While there’s no “right” way, we’ve also been privileged to meet people like Merine — who doesn’t let age affect her approach towards travelling (she took her first solo backpacking trip in her 50s).
Most of us are probably a mixture of both, and knowing ourselves will help us budget more realistically.
3) Find out how much more you need
For those who are unfamiliar, CPF LIFE is a national longevity insurance annuity scheme that provides monthly payouts from the age of 65, no matter how long we live.
There are 3 different plans, based on the type of retirement lifestyle you want.
Photo credit: CPF Board
Based on the earlier calculations above, a person aged 55 in 2021 will need around S$3,400 a month for travelling in retirement.
Using the CPF LIFE Estimator tool, this 55-year-old will need to have $279,000 in his Retirement Account (based on the Enhanced Retirement Sum in 2021) to get around $2,230 for his CPF LIFE monthly payouts (which starts from age 65).
He will now only need an additional $1,170* a month. This can be achieved via other methods, which I’ll be sharing below.
*(Average Monthly Retirement Expenses with Travel) – (CPF LIFE Payout indicated above) = ~S$3,400 – S$2,230
4) Grow your wealth to hit your targets
The next step then comes down to how you can achieve the CPF retirement sum you need and extra savings to get the lifestyle you want.
Consider topping up your CPF
If you have not reached the CPF retirement sum you’re aiming for, an easy way to grow your savings is to do a CPF cash top-up.
With an annual base interest rate of 4%, topping up your CPF Special Account (SA) is a pretty safe and sound option. Compared to leaving money in your bank’s savings account, the interest rates are much more attractive.
On top of building your retirement savings for higher CPF LIFE payouts, you’ll also enjoy tax reliefs of up to S$8,000 from Jan 2022 onwards for topping up your SA.
However, as the top-up is irreversible, only do this if you’re confident that you don’t need this extra cash in the future.
Check out this new quiz from CPF to discover your retirement purpose and how to start planning for it on cpf.gov.sg/BeReady.
Take on side hustles
Many people think of side hustles as time-consuming activities. The beauty is that compared to your full-time job, you have control over your commitment level. Here are some ideas to get you started:
– Offer freelance services e.g. writing, photography, videography
– Sell items on Carousell
– Be a part-time fitness instructor
– Join affiliate networks and push affiliate links on social media
– Rent out a spare room
– Give tuition
Adjust lifestyle choices to grow your savings
There’s no need to scrimp and save on every occasion, however, we may have to make lifestyle choices to prepare for a more meaningful retirement. To me, it’s a fine balance between enjoying the present while planning for the future.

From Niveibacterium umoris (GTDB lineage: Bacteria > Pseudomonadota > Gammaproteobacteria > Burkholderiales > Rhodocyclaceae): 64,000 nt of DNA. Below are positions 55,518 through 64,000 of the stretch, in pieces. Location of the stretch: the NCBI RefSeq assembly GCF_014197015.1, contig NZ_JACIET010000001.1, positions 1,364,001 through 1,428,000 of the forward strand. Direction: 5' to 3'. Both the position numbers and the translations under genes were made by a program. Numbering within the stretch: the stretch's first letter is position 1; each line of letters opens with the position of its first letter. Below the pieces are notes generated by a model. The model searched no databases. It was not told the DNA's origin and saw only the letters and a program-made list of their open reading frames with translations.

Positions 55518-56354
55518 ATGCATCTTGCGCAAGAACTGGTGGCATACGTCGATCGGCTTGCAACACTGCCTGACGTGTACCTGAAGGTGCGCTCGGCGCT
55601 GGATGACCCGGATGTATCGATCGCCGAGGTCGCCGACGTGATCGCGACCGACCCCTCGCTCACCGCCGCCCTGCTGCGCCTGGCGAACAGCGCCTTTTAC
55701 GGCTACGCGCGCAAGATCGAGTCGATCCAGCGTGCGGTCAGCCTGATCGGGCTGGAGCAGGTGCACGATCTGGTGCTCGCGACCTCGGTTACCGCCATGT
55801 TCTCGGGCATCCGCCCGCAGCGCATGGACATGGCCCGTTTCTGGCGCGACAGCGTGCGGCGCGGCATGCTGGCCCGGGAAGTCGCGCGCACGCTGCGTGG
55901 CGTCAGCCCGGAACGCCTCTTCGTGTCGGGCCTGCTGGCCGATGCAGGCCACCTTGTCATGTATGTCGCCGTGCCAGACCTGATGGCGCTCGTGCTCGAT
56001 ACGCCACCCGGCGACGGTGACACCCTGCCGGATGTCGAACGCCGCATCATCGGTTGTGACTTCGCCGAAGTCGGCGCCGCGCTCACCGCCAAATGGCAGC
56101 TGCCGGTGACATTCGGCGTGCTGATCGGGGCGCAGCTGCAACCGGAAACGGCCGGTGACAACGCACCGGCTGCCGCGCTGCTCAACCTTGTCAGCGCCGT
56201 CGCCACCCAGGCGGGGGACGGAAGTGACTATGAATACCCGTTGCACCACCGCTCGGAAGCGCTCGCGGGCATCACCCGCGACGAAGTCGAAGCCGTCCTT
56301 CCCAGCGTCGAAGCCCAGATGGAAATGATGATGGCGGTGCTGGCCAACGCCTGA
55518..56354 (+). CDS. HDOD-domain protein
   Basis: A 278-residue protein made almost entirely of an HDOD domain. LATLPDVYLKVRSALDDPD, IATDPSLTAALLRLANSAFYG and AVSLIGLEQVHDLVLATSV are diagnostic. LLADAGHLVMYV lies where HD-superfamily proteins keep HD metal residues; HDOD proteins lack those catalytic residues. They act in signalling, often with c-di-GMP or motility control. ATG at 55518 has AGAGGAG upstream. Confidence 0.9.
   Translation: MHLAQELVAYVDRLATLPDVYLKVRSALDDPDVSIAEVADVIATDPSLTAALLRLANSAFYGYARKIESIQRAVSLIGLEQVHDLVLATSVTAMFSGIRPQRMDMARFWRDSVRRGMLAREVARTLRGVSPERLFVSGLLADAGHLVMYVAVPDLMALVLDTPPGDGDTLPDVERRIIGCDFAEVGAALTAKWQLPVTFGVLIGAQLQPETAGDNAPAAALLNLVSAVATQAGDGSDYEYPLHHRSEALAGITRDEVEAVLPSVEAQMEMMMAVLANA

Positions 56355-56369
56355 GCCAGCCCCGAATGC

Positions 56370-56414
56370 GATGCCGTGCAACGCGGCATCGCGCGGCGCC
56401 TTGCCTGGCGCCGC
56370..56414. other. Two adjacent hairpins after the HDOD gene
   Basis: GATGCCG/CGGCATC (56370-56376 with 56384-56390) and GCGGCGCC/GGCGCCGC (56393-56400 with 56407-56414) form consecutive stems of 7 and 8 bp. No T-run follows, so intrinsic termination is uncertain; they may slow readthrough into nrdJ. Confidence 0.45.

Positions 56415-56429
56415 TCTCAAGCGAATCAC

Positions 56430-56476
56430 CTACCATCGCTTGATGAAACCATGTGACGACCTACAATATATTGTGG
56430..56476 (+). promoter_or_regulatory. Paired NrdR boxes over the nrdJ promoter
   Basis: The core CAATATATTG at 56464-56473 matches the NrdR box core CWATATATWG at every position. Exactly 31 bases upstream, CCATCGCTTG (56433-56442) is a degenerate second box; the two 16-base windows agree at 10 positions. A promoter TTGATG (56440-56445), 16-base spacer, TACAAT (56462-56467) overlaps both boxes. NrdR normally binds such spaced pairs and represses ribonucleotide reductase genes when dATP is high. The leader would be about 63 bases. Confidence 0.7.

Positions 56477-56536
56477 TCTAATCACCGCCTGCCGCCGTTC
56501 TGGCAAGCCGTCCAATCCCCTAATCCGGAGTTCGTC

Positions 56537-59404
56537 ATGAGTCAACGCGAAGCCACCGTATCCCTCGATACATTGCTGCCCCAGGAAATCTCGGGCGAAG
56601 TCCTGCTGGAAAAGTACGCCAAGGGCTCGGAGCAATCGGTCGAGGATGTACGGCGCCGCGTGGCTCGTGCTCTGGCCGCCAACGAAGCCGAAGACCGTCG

Consider using expenditure apps to identify overspending and keep yourself in check.
Active or Passive Investing
We’re not a financial site, but we agree that it’s important to start as early as you can. From investment-linked insurance plans to dabbling in stock markets, do your homework to find out what works for you. Figure out your personal risk profile and knowledge gaps.
5) Stretch your budget
Look out for deals
The thing about retirement is that you have the flexibility of time. Subscribe to marketing emails from online platforms and look out for sales — flight, accommodation, and activities. Fly during low season and make the most out of any savings.
Consider living and travelling slower in cheaper countries
While a 10-day vacation is great, a month-long vacation might be even better. There are many countries with a lower cost of living and big discounts for long term accommodations.
Long term accommodation on Airbnb in Kuta can be as cheap as $445 a month
The best part is that you get to travel slower and deeper by having the opportunity to interact with the people around you.
6) Set realistic targets and expectations
While travelling in retirement seems possible, it’s a privilege to do so as we may have family obligations and health related expenses.
Depending on our circumstances, we can perhaps opt to go on fewer trips, or spend less per trip by going to more affordable places.
At the end of the day, travel is more than the places we go. It’s about making the most out of a stage of life where we have the time to enjoy it.
Travelling in retirement for Singaporeans
Regardless of the kind of travel we want, there’s no better time to plan for retirement than now. In order to retire the way we want to and pursue our travel bucket lists, it’s important to leverage the resources we have around us.
If you’d like to discover your purpose in retirement, and how to start planning for it, try out the nifty quiz on cpf.gov.sg/BeReady.
Visit cpf.gov.sg/BeReady to discover more tools that can help you plan for your purpose!
Let us know in the comments below if you have any other tips to share.
This post was brought to you by CPF Board.